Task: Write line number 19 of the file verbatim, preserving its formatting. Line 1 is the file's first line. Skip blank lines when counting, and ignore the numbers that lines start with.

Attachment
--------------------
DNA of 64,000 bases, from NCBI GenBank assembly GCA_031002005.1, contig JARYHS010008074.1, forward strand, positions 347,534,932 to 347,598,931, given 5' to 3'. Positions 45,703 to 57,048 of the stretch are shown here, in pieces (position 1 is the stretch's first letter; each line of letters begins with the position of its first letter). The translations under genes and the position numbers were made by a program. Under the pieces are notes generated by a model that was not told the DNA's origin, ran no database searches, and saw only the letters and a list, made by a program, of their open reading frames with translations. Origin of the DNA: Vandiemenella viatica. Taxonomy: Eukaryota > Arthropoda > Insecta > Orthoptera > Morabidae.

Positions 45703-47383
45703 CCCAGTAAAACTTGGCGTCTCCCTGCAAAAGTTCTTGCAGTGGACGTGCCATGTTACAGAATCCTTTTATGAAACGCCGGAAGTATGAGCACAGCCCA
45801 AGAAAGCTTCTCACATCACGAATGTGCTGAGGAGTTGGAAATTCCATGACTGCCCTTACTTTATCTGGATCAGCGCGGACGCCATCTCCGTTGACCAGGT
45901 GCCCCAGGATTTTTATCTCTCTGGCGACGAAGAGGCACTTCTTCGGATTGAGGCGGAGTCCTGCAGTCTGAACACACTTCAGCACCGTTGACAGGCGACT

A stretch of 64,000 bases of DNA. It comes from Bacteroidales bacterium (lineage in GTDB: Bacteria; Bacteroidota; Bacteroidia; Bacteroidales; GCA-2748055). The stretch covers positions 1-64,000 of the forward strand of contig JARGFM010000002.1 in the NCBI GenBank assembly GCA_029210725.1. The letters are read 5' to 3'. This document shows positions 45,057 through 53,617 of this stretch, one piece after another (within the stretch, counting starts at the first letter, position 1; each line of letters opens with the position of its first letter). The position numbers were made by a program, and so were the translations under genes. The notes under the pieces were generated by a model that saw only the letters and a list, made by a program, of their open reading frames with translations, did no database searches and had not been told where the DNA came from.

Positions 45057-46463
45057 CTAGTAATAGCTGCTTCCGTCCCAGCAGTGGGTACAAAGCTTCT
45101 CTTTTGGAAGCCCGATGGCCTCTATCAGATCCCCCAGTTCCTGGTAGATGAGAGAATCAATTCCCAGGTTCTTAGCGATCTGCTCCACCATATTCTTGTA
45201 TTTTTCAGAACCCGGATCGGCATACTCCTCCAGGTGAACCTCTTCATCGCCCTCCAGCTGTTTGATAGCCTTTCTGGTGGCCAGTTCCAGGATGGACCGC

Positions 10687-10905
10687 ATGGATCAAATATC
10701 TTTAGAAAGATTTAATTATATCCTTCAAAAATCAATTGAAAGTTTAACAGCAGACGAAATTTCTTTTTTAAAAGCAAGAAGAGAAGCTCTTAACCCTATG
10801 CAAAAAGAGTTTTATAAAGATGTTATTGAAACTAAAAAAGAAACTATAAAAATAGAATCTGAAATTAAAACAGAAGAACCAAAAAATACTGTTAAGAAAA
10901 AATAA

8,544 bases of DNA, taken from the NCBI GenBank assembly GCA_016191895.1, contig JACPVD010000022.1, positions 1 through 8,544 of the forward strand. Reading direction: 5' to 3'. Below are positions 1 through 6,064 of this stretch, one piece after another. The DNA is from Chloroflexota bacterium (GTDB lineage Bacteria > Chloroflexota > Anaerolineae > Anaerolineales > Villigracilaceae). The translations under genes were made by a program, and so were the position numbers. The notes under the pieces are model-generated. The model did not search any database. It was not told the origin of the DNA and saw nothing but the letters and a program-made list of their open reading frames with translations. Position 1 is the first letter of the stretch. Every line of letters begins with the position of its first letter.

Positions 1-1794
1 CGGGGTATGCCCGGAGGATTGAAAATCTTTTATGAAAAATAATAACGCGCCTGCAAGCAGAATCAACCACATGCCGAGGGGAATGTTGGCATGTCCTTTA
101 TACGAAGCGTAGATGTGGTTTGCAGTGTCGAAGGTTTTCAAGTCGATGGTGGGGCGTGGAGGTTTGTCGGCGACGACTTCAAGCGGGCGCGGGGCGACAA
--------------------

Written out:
101 TACGAAGCGTAGATGTGGTTTGCAGTGTCGAAGGTTTTCAAGTCGATGGTGGGGCGTGGAGGTTTGTCGGCGACGACTTCAAGCGGGCGCGGGGCGACAA